Hyperthyroidism

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Hyperthyroidism

  1. 1. Page 1 of 5Hyperthyroidism (Overactive Thyroid) Hyperthyroidism means a raised level of thyroid hormone. There are various causes. Graves disease is the most common cause. Hyperthyroidism can cause various symptoms. Treatment is usually effective. Treatment options to reduce the thyroxine level include: medicines, radioiodine and surgery. Betablockers can ease some of the symptoms. Long-term follow-up is important, even after successful treatment.What is hyperthyroidism?Thyroxine is a body chemical (hormone) madeby the thyroid gland. It is carried round the bodyin the bloodstream. It helps to keep the bodysfunctions (the metabolism) working at the correctpace. Many cells and tissues in the body needthyroxine to keep them going correctly.Hyperthyroidism means an overactive thyroidgland. When your thyroid gland is overactive itmakes too much thyroxine. The extra thyroxinecauses many of your bodys functions to speedup. (In contrast, if you have hypothyroidism, youmake too little thyroxine; this causes many of thebodys functions to slow down.)Thyrotoxicosis is a term that may be used by doctors instead of hyperthyroidism. The twoterms mean much the same.What are the symptoms of hyperthyroidism?The following are symptoms of hyperthyroidism:  Being restless, nervous, emotional, irritable, sleeping poorly and always on the go.  Tremor of your hands.  Losing weight despite an increased appetite.  Palpitations.  Sweating, a dislike of heat and an increased thirst.  Diarrhoea or needing to go to the toilet to pass faeces more often than normal.  Shortness of breath.  Skin problems such as hair thinning and itch.  Menstrual changes - your periods may become very light or infrequent.  Tiredness and muscle weakness may be a feature.  A swelling of your thyroid gland (goitre) in the neck may occur.  Eye problems if you have Graves disease. (See below under What are the causes of hyperthyroidism?.)Most people with hyperthyroidism do not have all the symptoms, but a combination of two ormore is common. Symptoms usually develop slowly over several weeks. All the symptomscan be caused by other problems, and so the diagnosis may not be obvious at first.Symptoms may be mild to start with, but become worse as the level of thyroxine in the bloodgradually rises.Possible complicationsIf you have untreated hyperthyroidism:  You have an increased risk of developing heart problems such as atrial fibrillation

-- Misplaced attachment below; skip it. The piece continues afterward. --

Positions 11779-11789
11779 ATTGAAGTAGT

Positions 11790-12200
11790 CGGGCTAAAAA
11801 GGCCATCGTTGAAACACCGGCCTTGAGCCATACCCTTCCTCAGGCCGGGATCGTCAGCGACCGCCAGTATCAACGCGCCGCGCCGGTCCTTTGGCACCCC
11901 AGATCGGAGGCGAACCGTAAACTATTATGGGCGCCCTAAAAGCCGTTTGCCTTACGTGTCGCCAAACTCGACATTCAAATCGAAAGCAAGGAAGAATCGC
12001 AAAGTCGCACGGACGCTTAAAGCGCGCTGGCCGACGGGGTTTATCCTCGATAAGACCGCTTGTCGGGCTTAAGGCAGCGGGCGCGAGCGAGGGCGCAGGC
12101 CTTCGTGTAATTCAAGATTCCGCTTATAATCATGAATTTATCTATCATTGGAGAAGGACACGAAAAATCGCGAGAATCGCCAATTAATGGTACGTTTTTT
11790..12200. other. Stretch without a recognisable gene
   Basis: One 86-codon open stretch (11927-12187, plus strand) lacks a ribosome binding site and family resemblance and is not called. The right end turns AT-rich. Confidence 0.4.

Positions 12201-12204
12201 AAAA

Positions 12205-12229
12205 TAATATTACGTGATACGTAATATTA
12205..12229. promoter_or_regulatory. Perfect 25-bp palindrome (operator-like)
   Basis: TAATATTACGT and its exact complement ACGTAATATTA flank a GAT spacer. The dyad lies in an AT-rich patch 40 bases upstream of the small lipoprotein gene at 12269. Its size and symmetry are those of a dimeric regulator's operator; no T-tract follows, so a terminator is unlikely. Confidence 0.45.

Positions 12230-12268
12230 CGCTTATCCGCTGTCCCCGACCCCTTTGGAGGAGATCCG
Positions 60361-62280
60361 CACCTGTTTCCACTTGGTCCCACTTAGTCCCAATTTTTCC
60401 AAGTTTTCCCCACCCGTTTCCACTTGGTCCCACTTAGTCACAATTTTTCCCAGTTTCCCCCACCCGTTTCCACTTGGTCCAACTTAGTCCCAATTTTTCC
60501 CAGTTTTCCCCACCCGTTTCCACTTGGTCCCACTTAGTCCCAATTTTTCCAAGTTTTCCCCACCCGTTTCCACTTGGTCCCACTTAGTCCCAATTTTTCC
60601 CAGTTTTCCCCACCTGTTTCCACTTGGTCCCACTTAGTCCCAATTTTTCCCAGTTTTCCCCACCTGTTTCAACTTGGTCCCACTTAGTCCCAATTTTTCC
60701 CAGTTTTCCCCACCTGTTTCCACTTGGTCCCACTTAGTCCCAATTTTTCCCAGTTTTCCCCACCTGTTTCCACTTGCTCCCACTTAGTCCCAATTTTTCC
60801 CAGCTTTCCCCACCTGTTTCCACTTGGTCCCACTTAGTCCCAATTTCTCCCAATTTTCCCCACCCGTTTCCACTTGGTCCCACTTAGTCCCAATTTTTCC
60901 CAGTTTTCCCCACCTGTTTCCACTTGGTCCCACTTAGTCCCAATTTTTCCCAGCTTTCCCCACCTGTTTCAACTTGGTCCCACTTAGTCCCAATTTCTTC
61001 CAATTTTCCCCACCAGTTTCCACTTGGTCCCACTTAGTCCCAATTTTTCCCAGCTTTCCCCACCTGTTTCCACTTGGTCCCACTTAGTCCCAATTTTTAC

2. 2. Page 2 of 5 (abnormal heart rhythm), cardiomyopathy (a weak heart), angina and heart failure.  If you are pregnant, you have an increased risk of developing some pregnancy complications.  You have an increased risk of developing osteoporosis (fragile bones).With treatment, the outlook is good. With successful treatment, most of the symptoms andrisks of complications go.Who gets hyperthyroidism?It is more common in women. About 1 in 100 women and 1 in 1,000 men develophyperthyroidism at some stage of their life. It can occur at any age.What are the causes of hyperthyroidism?There are various causes which include the following:Graves diseaseThis is the most common cause. It can occur at any age, but is most common in womenaged 20 to 40 years. It can affect anyone, but there is often a family history of the condition.There may also be family members with other autoimmune diseases (for example, diabetes,rheumatoid arthritis and myasthenia gravis).Graves disease is also an autoimmune disease. The immune system normally makesantibodies (tiny proteins that travel in the bloodstream) to attack bacteria, viruses and othergerms. In autoimmune diseases, the immune system makes antibodies against tissues ofthe body. If you have Graves disease, you make antibodies that attach to the thyroid gland.These stimulate the thyroid to make lots of thyroxine. It is thought that something triggersthe immune system to make these antibodies. The trigger is not known.In Graves disease the thyroid gland usually enlarges, which causes a swelling (goitre) inthe neck. The eyes are also affected in about half of cases. If they are affected, the eyes arepushed forwards and look more prominent (proptosis). This can cause discomfort andwatering of the eyes. Problems with eye muscles may also occur and lead to double vision.It is not clear why eye symptoms occur in some people who have Graves disease. Theymay be due to the antibodies affecting the tissues around the eye.Thyroid nodulesThis is a less common cause of hyperthyroidism. Thyroid nodules are lumps which candevelop in the thyroid gland. It is not clear why they develop. They are usually benign(noncancerous) but contain abnormal thyroid tissue.The abnormal thyroid tissue in the thyroid nodules does not respond to the normalcontrolling system which ensures that you make just the right amount of thyroxine.Therefore, if you have a thyroid nodule, you may make too much thyroxine.  Sometimes only one nodule forms. This is called a toxic solitary adenoma. This most commonly occurs in people aged between 30 and 50 years.  The thyroid may become generally lumpy or nodular. This most commonly occurs in older people, and is called a toxic multinodular goitre.Note: the word toxic above, relating to adenomas or multinodular goitres, does not meanpoisonous. It is just one of those medical words which refers to the hyperthyroidism.Other causesThere are several other rare causes of hyperthyroidism. For example, some people whotake the medicines amiodarone and lithium develop hyperthyroidism. There are variousother rare conditions that result in excess thyroxine being made.